Sky Burials and a Black-Necked Crane Sanctuary in Eastern Tibetan Plateau, China
One last day in very interesting Yushu with a few sights on the agenda before hitting the road again into Sichuan Province. Noodles for breakfast and I never got tired of watching the cook miraculously create a batch of noodles in minutes from a lump of dough. Wouldn’t it be nice to have someone making noodles, steamed buns and mo-mos every morning for breakfast? Or, concocting little dumplings filled with vegetables or meat? Oh well…one more week and it will be back to my Total cereal…
The Terrace of Celestial Burial is the most holy place in the Yushu area. We were hoping that this time we’d be lucky enough to actually see a traditional Tibetan burial ceremony unlike the “non-burial” we hiked up to in Langmusi two years ago. The Tibetans bring the corpse of the deceased to the nearest sky burial spot where hundreds of vultures feed on it. Yonten (our Langmusi guide) explained why they do sky burials. “… the Tibetans eat many animals and birds and this gives something back to the animals and the souls of the dead are brought to heaven.”
Surprise…the big celestial sky burial site is no longer in use. The Chinese Government turned the area into Yushu’s new airport! The new, smaller one was of no interest to us especially since no sky burial was taking place today. To fill the morning, Mr. Wang drove us 80km/50mi into another grassland valley to visit Longbaotan Black-Necked Crane Nature Reserve. Black-necked Cranes breed in much of the Qinghai-Tibetan Plateau and even winter here. There were exactly two Black-necked Cranes…View image…and one frog…View image… (lucky to see any, I guess). Took a short walk through the boggy area, laden with wildflowers…View image and yaks…View image… before heading back to downtown Yushu for a semi-“unusual” lunch.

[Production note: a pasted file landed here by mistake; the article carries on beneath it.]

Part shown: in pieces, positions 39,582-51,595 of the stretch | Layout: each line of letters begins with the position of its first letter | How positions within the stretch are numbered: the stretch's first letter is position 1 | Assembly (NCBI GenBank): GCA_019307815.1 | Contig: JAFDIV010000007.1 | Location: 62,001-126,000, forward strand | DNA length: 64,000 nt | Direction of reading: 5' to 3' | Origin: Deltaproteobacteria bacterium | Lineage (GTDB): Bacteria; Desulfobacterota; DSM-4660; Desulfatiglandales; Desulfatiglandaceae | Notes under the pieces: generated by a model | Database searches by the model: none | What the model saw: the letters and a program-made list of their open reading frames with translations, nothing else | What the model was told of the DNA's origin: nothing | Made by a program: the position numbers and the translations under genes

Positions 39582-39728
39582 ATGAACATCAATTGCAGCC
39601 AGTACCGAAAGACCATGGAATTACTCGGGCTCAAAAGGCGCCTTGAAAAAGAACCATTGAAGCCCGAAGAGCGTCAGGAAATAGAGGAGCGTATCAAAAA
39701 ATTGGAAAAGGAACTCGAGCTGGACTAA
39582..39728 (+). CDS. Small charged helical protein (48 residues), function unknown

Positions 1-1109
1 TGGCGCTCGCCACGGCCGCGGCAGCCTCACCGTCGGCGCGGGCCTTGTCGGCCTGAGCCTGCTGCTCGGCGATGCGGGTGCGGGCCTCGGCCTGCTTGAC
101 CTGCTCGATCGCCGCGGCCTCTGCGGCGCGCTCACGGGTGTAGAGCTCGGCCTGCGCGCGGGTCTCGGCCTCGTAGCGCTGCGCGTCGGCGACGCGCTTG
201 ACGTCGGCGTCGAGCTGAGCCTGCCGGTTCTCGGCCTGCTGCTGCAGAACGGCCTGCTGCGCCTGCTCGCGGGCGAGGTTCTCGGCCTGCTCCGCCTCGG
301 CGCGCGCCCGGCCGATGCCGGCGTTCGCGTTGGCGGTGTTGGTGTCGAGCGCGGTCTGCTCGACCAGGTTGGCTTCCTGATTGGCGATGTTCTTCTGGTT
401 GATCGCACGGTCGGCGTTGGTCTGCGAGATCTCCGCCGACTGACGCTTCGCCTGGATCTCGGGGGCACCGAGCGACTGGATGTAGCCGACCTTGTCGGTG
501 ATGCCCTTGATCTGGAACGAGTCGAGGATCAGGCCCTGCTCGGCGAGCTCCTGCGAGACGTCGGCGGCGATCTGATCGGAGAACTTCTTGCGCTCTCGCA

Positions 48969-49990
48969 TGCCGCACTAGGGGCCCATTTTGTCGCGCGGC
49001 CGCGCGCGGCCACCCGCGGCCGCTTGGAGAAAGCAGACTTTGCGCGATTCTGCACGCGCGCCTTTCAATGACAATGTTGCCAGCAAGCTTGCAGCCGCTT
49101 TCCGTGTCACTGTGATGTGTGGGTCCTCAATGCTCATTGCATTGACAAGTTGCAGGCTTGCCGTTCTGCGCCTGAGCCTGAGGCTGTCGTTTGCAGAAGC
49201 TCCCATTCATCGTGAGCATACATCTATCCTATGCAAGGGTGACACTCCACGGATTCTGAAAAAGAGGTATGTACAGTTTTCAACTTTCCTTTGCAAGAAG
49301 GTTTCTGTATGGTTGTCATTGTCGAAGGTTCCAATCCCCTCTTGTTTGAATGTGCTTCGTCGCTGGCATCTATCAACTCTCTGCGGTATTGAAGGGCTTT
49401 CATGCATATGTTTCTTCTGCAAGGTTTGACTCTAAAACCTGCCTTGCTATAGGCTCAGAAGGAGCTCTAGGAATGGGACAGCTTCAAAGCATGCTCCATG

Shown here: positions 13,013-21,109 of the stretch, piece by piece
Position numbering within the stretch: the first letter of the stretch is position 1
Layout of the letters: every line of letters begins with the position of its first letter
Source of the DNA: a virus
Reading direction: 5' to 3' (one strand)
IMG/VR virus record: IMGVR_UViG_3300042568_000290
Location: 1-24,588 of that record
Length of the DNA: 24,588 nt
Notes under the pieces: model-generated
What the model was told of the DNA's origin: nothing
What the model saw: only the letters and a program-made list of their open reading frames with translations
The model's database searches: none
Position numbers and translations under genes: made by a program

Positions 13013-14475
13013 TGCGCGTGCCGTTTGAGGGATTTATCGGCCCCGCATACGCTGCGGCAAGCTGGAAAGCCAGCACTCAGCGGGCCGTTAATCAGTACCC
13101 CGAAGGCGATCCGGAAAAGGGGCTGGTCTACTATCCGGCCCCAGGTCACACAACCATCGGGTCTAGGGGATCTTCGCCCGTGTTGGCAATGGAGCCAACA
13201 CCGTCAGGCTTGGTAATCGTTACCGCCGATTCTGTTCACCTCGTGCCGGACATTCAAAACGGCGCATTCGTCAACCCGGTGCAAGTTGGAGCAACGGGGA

The enterprising Tibetans themselves operate what is called “holiday villages” throughout the plateau. You’ll see gaily decorated white tents in a circle for tourists to stay overnight along with meals. Very inexpensive and good for a “hokey” Tibetan experience. FYI:“Jiegu” but always referred to as just “Yushu.”
Lunchtime. Mr. Wang escorted us into yet another local eatery and proudly announced (via Dondup’s translation) that this family raises their own chickens and they are very fresh. Fried chicken came to the table along with many other dishes and we all dug in until ex-Marine whispered, “What do you think about the chicken head?” Oblivious me hadn’t even noticed that there was a deep fried chicken head tastefully arranged on the plate!
I sat, waiting to excuse myself and barf if either Mr. Wang or Dondup bit into the chicken head, but no one touched it. I’m still not clear if we, as the honored guests, were supposed to eat it or not and if we erred, at least a chicken head never appeared again during the rest of the trip.